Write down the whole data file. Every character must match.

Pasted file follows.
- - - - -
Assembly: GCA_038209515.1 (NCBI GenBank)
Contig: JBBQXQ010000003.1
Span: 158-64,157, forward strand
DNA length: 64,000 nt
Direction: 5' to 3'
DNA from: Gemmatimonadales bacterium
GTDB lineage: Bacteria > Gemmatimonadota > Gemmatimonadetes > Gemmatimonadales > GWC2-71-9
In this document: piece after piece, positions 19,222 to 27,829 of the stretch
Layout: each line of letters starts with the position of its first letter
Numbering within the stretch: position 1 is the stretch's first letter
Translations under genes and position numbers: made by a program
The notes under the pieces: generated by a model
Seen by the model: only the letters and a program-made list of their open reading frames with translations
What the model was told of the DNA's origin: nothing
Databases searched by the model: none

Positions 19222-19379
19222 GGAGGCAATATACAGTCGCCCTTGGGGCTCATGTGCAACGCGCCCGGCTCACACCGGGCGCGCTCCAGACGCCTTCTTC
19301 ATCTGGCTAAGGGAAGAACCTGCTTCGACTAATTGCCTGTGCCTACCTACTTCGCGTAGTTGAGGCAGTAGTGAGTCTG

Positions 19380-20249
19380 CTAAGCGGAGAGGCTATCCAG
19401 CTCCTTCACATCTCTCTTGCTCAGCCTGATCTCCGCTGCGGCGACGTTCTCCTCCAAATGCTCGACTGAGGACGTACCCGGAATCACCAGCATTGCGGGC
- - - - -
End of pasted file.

Assembly: GCA_038209515.1 (NCBI GenBank)
Contig: JBBQXQ010000003.1
Span: 158-64,157, forward strand
DNA length: 64,000 nt
Direction: 5' to 3'
DNA from: Gemmatimonadales bacterium
GTDB lineage: Bacteria > Gemmatimonadota > Gemmatimonadetes > Gemmatimonadales > GWC2-71-9
In this document: piece after piece, positions 19,222 to 27,829 of the stretch
Layout: each line of letters starts with the position of its first letter
Numbering within the stretch: position 1 is the stretch's first letter
Translations under genes and position numbers: made by a program
The notes under the pieces: generated by a model
Seen by the model: only the letters and a program-made list of their open reading frames with translations
What the model was told of the DNA's origin: nothing
Databases searched by the model: none

Positions 19222-19379
19222 GGAGGCAATATACAGTCGCCCTTGGGGCTCATGTGCAACGCGCCCGGCTCACACCGGGCGCGCTCCAGACGCCTTCTTC
19301 ATCTGGCTAAGGGAAGAACCTGCTTCGACTAATTGCCTGTGCCTACCTACTTCGCGTAGTTGAGGCAGTAGTGAGTCTG

Positions 19380-20249
19380 CTAAGCGGAGAGGCTATCCAG
19401 CTCCTTCACATCTCTCTTGCTCAGCCTGATCTCCGCTGCGGCGACGTTCTCCTCCAAATGCTCGACTGAGGACGTACCCGGAATCACCAGCATTGCGGGC